In 1873, a man was convicted of murdering his wife based on the testimony of a ghost. Erasmus Shue, a West Virginian blacksmith, claimed to have discovered his wife dead at the foot of their staircase. By the time authorities arrived, he had dressed the corpse in a high-necked dress. He then cradled her head so tightly the coroner could only examine the limbs. After the funeral, during which Shue acted erratically and insisted on wrapping a scarf around the corpse’s neck, Shue’s mother-in-law claimed she was visited by the ghost of her daughter. The ghost said Shue had beaten her regularly and strangled her in a fit of rage over not making meat for dinner. The mother-in-law badgered the authorities until they agreed to exhume the body. Sure enough, there were thumb bruises and a broken neck hidden by the scarf and high-collared dress. Shue was tried for murder, and the key testimony was the mother-in-law recounting the visit from the ghost and the eerily accurate information it provided. The jury needed only an hour to find Shue guilty of murder. –Justin Kitch, Curious.com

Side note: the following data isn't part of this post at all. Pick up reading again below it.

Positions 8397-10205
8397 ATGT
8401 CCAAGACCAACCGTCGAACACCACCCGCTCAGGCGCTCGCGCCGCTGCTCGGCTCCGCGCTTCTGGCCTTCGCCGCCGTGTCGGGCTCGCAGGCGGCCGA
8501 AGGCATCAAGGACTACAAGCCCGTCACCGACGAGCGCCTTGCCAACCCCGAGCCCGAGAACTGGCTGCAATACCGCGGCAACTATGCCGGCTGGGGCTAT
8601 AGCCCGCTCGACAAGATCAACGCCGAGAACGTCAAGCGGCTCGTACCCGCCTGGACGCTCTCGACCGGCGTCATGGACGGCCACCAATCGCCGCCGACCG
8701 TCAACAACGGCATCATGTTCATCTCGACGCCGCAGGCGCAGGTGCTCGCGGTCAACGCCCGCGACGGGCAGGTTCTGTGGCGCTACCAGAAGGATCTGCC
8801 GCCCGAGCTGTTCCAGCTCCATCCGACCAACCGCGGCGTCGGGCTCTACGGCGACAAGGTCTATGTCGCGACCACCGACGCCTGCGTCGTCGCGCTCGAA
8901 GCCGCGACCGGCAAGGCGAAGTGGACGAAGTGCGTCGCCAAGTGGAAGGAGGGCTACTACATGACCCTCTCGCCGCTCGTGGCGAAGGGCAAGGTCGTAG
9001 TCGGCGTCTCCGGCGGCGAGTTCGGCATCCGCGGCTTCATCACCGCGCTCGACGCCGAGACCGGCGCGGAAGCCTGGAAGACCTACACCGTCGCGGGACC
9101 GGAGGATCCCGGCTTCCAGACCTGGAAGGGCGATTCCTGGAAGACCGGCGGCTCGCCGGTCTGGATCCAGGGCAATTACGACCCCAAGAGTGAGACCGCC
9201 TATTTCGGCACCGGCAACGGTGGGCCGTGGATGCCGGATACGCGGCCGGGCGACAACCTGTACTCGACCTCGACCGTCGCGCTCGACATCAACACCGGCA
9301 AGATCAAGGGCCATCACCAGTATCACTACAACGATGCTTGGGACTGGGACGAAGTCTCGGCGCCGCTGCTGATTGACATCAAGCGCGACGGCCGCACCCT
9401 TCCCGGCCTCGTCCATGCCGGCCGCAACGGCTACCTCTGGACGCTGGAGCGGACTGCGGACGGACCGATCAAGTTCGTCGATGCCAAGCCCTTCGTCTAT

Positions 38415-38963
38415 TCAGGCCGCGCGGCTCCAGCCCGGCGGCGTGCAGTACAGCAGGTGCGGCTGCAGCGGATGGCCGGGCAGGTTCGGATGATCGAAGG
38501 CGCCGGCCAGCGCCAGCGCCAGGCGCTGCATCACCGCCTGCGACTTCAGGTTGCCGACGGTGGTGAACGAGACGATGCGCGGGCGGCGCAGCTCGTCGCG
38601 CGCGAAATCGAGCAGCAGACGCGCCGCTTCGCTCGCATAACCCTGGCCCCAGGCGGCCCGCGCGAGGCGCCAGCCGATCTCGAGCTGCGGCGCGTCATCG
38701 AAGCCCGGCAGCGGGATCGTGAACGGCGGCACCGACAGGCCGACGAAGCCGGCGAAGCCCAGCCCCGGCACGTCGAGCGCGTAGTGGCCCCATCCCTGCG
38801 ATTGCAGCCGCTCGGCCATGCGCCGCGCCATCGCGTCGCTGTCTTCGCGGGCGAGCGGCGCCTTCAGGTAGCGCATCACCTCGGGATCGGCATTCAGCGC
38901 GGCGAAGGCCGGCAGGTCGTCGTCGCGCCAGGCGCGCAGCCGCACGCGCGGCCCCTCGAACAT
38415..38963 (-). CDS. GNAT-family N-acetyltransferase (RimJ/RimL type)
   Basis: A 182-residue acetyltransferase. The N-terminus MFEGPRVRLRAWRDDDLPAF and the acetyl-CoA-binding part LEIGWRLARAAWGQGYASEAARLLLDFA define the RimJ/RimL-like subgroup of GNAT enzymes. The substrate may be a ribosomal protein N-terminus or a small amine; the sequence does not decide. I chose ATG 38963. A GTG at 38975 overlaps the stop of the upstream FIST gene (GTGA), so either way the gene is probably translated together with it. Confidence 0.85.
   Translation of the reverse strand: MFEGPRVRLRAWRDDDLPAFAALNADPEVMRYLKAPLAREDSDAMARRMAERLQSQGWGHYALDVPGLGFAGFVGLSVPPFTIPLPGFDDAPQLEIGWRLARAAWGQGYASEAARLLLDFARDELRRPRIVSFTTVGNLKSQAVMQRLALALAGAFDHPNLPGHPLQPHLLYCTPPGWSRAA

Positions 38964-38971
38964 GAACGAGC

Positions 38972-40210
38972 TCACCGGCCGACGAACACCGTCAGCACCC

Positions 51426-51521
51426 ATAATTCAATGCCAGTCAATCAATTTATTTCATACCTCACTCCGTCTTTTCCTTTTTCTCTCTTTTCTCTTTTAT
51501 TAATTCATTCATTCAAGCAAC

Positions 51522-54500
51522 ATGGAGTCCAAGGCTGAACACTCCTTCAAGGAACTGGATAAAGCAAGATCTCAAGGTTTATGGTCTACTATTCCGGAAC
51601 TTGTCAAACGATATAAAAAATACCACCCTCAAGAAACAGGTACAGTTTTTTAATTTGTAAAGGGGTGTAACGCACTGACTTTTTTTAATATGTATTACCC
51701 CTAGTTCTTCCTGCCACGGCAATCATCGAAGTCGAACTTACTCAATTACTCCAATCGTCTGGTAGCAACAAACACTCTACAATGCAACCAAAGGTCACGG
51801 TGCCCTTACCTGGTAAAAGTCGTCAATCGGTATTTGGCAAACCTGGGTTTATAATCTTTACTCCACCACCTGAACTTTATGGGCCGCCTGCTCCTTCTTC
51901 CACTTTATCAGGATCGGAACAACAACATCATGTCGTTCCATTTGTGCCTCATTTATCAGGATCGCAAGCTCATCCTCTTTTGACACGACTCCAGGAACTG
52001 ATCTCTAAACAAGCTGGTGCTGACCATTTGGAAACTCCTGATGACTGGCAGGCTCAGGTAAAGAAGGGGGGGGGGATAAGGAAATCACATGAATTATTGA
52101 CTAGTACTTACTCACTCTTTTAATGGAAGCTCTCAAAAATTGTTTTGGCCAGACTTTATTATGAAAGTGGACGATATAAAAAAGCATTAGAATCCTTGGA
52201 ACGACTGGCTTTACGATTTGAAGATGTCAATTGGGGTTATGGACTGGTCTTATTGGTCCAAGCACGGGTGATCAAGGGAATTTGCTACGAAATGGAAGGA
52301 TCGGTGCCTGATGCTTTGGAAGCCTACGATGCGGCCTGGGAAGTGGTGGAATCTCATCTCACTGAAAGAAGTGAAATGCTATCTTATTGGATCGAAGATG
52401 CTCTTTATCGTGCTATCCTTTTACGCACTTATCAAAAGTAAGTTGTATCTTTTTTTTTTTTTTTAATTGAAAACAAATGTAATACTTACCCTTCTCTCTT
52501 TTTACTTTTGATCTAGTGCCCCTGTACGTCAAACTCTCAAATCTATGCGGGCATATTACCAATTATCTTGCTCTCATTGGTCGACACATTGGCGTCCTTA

Fiction Writing Prompt: Write the story of a murder trial that hinges on the testimony of a ghost.

Journaling Prompt: What is the strangest story you’ve ever heard about a ghost?

Art Prompt: Testimony of the ghost

Non-Fiction / Speechwriting Prompt: Tell your audience an interesting story about unusual testimony in a court trial.

Photo Credit: Mer on Flickr

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